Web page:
Oswald's second run in the comics began in 1942, when a new Oswald feature was initiated in Dell Comics' New Funnies, this time modeled after the latest cartoon version of Oswald and influenced by the drawing style of other Lantz comic book characters at the time. Following the typical development seen in most new comics, the New Funnies stories slowly morphed the character in their own direction.
At the start of the New Funnies feature, Oswald existed in a milieu reminiscent of Winnie the Pooh: he was portrayed as a live stuffed animal, living in a forest together with other anthropomorphized toys. These included Toby Bear, Maggie Lou the wooden doll, Hi-Yah Wahoo the turtle-faced Indian, and Woody Woodpecker—depicted as a mechanical doll filled with nuts and bolts (hence his "nutty" behavior). In 1944, with the addition of writer John Stanley, the stuffed animal motif was dropped, as were Maggie Lou, Woody, and Wahoo. Oswald and Toby became flesh and blood characters living as roommates in "Lantzville." Initially drawn by Dan Gormley, the series was later drawn by the likes of Dan Noonan and Lloyd White.
In 1948, Toby adopted two orphan rabbits for Oswald to raise. Floyd and Lloyd, "Poppa Oswald's" new sons, stuck around; Toby was relegated to the sidelines, disappearing for good in 1953. Later stories focused on Oswald adventuring with his sons, seeking odd jobs, or simply protecting the boys from the likes of rabbit-eating Reddy Fox and (from 1961) con man Gabby Gator—a character adapted from contemporary Woody Woodpecker cartoon shorts. This era of Oswald comics typically featured the art of Jack Bradbury, known also for his Mickey Mouse work.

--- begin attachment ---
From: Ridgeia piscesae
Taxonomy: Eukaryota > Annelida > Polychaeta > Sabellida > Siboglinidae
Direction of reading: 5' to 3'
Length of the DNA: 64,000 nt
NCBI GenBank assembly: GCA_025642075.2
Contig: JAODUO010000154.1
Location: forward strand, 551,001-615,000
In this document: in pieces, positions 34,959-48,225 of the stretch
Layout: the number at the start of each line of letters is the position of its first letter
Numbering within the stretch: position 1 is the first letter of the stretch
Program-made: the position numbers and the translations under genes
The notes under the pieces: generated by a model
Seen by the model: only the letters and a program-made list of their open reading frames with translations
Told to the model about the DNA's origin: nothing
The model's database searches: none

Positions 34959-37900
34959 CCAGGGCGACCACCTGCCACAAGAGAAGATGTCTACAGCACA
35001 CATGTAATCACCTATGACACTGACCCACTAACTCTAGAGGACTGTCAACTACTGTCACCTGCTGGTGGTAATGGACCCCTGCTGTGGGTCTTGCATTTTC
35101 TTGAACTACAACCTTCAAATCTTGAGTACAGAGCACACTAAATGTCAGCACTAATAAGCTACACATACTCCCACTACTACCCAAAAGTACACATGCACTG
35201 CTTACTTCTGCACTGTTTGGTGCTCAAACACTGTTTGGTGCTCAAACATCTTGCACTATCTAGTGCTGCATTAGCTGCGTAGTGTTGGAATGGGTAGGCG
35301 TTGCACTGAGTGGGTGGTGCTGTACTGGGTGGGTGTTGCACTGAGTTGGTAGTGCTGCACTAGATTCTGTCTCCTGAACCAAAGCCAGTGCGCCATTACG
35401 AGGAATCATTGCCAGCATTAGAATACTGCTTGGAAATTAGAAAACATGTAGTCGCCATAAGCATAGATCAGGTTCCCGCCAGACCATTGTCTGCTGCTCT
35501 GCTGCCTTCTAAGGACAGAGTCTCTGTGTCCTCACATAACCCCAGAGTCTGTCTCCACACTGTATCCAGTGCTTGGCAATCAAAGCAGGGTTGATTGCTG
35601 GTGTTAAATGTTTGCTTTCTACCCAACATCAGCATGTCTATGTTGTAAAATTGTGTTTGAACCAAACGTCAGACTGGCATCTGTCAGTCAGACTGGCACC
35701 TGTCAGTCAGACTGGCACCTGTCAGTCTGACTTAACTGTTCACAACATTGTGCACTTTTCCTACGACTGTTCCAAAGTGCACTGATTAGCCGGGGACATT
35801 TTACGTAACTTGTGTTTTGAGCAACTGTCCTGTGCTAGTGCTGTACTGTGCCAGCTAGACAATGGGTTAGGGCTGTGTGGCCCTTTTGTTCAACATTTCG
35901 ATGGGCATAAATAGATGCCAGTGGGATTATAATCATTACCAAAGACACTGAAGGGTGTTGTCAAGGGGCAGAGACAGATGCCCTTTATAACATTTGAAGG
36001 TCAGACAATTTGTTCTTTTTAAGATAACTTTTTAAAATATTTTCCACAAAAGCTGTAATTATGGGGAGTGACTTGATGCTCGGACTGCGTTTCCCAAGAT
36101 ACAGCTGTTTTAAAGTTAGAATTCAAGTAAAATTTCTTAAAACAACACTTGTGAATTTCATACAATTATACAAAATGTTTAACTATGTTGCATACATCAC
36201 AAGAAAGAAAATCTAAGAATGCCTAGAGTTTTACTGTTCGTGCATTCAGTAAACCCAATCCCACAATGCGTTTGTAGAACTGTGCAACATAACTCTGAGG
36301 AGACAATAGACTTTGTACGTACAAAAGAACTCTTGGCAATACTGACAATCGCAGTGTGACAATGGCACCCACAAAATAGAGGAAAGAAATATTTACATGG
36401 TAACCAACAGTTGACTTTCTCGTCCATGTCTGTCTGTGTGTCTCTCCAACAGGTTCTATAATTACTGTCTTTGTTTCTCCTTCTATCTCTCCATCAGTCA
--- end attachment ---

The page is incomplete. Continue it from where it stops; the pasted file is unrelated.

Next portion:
Post-1960s Oswald comics tended to be produced outside the United States, for example in Mexico and Italy. Through the end of the 20th century, the foreign comics carried on the look and story style of the Dell Oswald stories. More recently, they featured a "retro" attempt at recreating the original Disney Oswald.
A 1995 Bonkers comic story in Disney Adventures ("Temple of Doom" in the March and April 1995 issues) had Bonkers and Lucky Piquel, in their quest to save the fabled Toonstone, meet its keeper, Nimrod the Rabbit. This character is designed looking very similar to Oswald, and also resembles how Oswald would've looked if he had gone through a redesign similar to that of Mickey's. Especially with adding pupils in the black dot eye, the same with Mickey Mouse when Fantasia was made in the late 30's. 
It has been confirmed that Oswald will be the star in the comic Epic Mickey: Tales of the Wasteland, a prequel to the game telling about what the Wasteland was like before Mickey.
2004 Oswald toy craze in Japan